November is Diabetes Awareness Month – Know Your Risk Factors
As November is Diabetes Awareness Month, who better to hear from than the American Diabetes's Association? Polycystic Ovarian Syndrome (PCOS-a very common endocrine disorder which often contributes to infertility and sub fertility) and insulin resistance increases the risk of Diabetes, Type 2. The American Diabetes Association gives a concise definition on the two types of Diabetes and even describes gestational diabetes.
Remember that having PCOS does not mean that you will develop Diabetes. Having insulin resistance does not mean that either. What we do know is that taking care of ourselves is always in our best interests and that there are things that you can do today and tomorrow to decrease instead of increase your risk factors. We will publish more next week about how to increase your health, while decreasing the chances of Diabetes. – Lisa Rosenthal
Let's start with the beginning:
Did you know that 1 in 11 American has diabetes today?
This is exactly why the American Diabetes Association marks each November as American Diabetes Month: to bring extra attention to the disease and the tens of millions of people affected by it.
Type 1 diabetes is an autoimmune disease usually diagnosed in children and young adults, and there is no known way to prevent it. Approximately 5 percent of people with diabetes have type 1, which means their body does not produce any insulin. Insulin is critical in order for the body to transportglucose (sugar) from the bloodstream into cells for energy. People with type 1 diabetes must take insulin every day to live.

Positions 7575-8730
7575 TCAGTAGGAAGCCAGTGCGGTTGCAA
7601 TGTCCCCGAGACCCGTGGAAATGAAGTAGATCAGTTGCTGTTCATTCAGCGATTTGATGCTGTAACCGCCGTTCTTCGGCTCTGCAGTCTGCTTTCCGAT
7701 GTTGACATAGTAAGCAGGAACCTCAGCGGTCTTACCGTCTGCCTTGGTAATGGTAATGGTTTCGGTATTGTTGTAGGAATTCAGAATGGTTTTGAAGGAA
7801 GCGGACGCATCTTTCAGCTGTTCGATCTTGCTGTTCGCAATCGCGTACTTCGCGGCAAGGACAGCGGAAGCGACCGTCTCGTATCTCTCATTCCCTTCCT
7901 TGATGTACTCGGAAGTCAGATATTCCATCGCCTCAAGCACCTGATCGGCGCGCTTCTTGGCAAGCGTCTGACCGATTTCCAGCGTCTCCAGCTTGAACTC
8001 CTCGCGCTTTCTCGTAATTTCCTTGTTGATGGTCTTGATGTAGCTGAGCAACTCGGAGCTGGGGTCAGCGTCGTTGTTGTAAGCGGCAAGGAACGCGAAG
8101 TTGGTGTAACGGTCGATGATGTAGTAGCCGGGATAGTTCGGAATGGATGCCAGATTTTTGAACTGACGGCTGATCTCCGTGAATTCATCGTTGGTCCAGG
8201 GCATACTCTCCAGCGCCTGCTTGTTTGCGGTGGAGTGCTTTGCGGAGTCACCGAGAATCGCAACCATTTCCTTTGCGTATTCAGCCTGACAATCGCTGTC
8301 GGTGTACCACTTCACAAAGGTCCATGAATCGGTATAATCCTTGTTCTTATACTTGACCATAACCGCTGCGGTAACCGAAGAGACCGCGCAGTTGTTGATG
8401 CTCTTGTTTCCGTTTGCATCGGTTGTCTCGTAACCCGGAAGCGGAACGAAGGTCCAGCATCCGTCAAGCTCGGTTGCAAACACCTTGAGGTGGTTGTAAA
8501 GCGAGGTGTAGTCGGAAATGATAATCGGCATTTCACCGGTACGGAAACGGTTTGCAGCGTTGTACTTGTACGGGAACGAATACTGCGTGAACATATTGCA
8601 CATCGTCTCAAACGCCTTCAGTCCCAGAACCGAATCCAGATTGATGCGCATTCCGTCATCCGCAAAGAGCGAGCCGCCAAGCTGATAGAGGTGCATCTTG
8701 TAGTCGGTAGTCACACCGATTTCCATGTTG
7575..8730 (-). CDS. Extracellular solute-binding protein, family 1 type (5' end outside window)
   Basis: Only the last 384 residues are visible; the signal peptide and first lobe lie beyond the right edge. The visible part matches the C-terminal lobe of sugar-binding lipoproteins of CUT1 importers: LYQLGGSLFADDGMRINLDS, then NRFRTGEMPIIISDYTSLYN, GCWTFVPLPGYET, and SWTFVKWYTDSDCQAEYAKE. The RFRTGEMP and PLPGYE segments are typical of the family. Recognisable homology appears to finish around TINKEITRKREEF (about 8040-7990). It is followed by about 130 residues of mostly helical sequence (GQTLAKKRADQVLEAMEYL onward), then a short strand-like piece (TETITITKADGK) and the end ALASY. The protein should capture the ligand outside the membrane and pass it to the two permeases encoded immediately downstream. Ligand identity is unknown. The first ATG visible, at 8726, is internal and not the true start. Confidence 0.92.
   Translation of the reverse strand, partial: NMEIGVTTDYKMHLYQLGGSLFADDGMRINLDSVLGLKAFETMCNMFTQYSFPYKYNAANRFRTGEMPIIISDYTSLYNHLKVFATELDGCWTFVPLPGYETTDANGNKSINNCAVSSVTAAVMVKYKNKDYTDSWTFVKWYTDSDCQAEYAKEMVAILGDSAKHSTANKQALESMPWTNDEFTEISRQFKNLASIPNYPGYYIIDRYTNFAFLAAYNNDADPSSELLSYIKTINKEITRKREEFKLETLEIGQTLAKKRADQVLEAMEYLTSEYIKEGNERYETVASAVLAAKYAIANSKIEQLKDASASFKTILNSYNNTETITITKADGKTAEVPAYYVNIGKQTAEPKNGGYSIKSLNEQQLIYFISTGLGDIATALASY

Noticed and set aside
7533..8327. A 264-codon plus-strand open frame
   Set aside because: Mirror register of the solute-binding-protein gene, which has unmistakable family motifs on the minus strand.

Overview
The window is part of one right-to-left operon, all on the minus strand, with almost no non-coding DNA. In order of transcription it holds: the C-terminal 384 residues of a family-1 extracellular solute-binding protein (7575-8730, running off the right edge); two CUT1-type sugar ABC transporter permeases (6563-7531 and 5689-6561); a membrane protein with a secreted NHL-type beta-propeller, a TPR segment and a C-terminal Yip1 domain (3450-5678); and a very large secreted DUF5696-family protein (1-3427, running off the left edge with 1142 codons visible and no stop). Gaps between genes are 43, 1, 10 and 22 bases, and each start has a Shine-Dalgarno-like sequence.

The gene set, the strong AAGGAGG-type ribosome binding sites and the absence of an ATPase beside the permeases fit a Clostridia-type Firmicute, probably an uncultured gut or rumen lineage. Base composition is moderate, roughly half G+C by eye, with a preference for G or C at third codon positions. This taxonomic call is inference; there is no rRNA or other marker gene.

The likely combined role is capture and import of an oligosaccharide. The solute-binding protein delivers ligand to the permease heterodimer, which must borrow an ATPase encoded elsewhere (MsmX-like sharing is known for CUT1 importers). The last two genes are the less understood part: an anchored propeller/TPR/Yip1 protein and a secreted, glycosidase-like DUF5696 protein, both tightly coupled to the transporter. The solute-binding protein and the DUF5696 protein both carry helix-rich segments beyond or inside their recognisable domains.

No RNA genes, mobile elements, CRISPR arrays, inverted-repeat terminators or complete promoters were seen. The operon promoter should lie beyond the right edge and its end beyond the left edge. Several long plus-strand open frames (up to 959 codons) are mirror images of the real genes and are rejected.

Type 2 diabetes is the most common form of diabetes, accounting for 90 to 95 percent of cases in the United States, and is caused when the body does not produce or use insulin properly. Risk factors for developing type 2 diabetes include being overweight, having a family history of diabetes and having diabetes while pregnant (gestational diabetes). Some people with type 2 diabetes can control their blood glucose (sugar) with healthy eating and being active; other may require oral medications or insulin, especially as the disease progresses. Type 2 diabetes is more common in African Americans, Latinos, Native Americans and Asian Americans/Pacific Islanders, as well as older adults.
Some women develop gestational diabetes, high blood glucose (sugar) levels during pregnancy, which requires treatment to protect the health of the mother and the baby. Gestational diabetes affects approximately 9.2 percent of pregnant women.
About Lisa Rosenthal
Lisa has over thirty years of experience in the fertility field. After her personal infertility journey, she felt dissatisfied with the lack of comprehensive services available to support her. She was determined to help others undergoing fertility treatment. Lisa has been with RMACT for eleven years and serves as Patient Advocate and the Strategic Content Lead.
Lisa is the teacher and founder of Fertile Yoga, a program designed to support men and women on their quest for their families through gentle movement and meditation.
Lisa’s true passion is supporting patients getting into treatment, being able to stay in treatment and staying whole and complete throughout the process. Lisa is also a Certified Grief Recovery Specialist, which is helpful in her work with fertility patients.
Her experience also includes working with RESOLVE: The National Infertility Association and The American Fertility Association (now Path2Parenthood), where she was Educational Coordinator, Conference Director and Assistant Executive Director.